We took our (toilet’) seats and chowed down on the themed set menu. Although we weren’t toilet-ally bowled over by the food quality, this is a fun and unique experience – read our full blog about visiting Modern Toilet in Taiwan >
There are two branches of Modern Toilet in Taipei – one in Ximending and one in Shilin (plus one further south in Taichung City).
10. Longshan Temple
Likely Taipei’s most well known temple (well, definitely on the tourist circuit), this may not be the most tranquil place to experience, but it is a must visit when in Taiwan’s capital (if only to hear the hypnotic afternoon prayers or morning chants, which Longshan is renowned for).
Built in 1738 and surviving many natural and manmade disasters (including bombing in World War II), thousands of worshippers and tourists deign to drop in here every day. The Longshan Temple complex comprises of several halls, worship halls and is a perfect place to see some of the more traditional practices such as Jiaobei (fortune-telling cups / sticks that are thrown on the temple floor) and Qui Qian (long sticks to provide worshippers with answers from the gods).
11. Taipei Eats food and walking tour
If you are time poor or don’t fancy spending several days trundling around Taipei’s streets finding your own culinary delights, we highly recommend taking a tour with Taipei Eats. We did the XinYi Backstreet tour, which takes you through the small hidden alleys of a district typically associated with sleek shopping malls and high end eateries.
We enjoyed our Taipei Eats tour so much (we had very happy bellies) that we wrote a dedicated blog about it >.
12. Yongkang Street
Yongkang Street (which we affectionately prefer to call ‘Yum Yum street) is home to the original Din Tai Fung restaurant (see below) but this isn’t the reason why we love it so. It is a foodie paradise with restaurants and street-food vendors to suit all types of budgets. Flavours from around the world including Korean, Chinese, Western and Asian fusion dishes can be found here (as well as ubiquitous Western dishes) – Anthony Bourdain (RIP) was also a big fan of Yong Kang Beef Noodles here.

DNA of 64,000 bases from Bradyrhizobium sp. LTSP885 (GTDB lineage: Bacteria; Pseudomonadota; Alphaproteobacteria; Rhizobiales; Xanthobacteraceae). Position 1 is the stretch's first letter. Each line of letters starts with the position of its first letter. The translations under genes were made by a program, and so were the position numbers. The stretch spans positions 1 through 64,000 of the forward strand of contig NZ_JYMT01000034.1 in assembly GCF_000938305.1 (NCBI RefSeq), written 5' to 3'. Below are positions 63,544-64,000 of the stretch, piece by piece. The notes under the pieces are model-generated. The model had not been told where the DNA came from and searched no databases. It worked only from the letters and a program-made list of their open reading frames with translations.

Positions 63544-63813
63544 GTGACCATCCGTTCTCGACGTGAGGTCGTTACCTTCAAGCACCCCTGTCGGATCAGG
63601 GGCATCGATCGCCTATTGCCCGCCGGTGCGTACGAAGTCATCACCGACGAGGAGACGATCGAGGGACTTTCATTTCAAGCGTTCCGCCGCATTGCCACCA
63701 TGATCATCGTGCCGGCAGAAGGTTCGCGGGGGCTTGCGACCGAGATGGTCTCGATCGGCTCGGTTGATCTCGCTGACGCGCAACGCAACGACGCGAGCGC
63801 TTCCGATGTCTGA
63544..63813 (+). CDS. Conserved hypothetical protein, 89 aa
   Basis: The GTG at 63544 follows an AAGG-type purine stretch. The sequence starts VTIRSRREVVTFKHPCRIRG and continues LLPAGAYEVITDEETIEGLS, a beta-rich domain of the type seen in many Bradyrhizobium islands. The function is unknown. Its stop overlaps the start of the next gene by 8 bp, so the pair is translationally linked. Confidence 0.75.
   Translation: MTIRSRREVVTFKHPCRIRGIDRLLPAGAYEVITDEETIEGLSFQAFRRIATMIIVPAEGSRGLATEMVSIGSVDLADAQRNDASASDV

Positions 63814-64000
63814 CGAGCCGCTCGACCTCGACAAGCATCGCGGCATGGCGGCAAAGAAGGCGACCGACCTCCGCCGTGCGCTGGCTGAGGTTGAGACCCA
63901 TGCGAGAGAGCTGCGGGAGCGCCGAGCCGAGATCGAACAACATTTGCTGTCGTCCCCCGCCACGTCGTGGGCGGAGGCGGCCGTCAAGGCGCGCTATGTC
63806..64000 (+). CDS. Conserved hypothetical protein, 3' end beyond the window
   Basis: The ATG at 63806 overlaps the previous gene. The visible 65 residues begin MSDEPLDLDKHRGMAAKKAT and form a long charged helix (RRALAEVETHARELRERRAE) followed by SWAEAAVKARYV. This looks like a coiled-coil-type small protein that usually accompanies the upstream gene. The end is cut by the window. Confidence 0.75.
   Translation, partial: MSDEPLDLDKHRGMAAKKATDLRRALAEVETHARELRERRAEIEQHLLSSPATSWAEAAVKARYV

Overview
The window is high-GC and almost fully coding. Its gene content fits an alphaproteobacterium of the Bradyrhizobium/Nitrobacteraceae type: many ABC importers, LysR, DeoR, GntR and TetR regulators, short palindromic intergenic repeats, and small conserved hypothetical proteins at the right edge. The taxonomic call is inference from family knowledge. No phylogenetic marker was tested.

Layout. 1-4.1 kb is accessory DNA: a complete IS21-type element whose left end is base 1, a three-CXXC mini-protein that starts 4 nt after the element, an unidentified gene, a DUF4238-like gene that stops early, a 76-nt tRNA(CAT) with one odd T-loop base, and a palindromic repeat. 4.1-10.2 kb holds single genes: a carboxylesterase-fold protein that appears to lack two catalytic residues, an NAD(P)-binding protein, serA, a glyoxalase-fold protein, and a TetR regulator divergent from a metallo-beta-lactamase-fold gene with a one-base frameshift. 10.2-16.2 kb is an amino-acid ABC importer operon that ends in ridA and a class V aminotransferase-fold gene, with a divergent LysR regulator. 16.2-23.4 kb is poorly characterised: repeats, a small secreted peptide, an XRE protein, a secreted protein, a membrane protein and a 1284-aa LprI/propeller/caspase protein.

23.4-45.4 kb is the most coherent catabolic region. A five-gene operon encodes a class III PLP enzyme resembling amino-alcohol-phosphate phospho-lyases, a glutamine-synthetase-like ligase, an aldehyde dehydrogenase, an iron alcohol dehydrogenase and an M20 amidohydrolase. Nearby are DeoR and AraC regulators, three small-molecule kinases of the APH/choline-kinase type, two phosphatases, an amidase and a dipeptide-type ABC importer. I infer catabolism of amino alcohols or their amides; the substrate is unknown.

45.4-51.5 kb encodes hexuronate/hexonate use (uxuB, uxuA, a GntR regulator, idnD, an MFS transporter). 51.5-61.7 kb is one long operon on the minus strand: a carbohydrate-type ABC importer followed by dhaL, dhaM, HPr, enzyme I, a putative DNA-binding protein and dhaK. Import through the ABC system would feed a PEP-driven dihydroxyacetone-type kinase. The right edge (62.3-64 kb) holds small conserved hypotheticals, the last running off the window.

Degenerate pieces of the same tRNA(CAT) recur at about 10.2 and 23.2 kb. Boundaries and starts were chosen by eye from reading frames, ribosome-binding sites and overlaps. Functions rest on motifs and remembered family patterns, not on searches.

The reason why we love it so it is home to possibly our favourite dish in the whole of Taiwan – scallion pancakes with asian basil, produced by the lovely ladies at Tian Jin Flaky Scallion Pancake stall. To find it, follow your nose or look for the biggest queue along Yongkang Road. We are also partial to the dumplings in the area – if gift shops are more your thing, Yongkang Street has also got you covered!
13. Din Tai Fung
If you haven’t heard of Din Tai Fung before, where have you been? Now one of the most famous dumpling restaurant chains in the world with outposts as far afield as Australia and the UK, it all started back in 1958 in Taiwan.
Best known for its xiaolongbao soup dumplings, Din Tai Fung is affordable and generally very good (we’ve been to several branches in and around Taiwan and always had first class fodder) – however, the original store (in Da’an) is one of the hardest to visit as the queues always seem to snake around the block.
14. Da’an Park
Taipei’s very own version of New York’s Central Park, this is a large public park (the people’s park) in the heart of the Da’an District. We visited on a sunny Sunday afternoon, so the park was bustling with picnicking families, dog-walkers and joggers (plus a roller skating rink – how retro!)
Although not the prettiest park in Taipei, we really enjoyed walking around the lake in Da’an Park, and easily spotting all the wildlife including ducks, egrets plus hundreds of turtles bobbing up and down in the lake.
15. Confucius Temple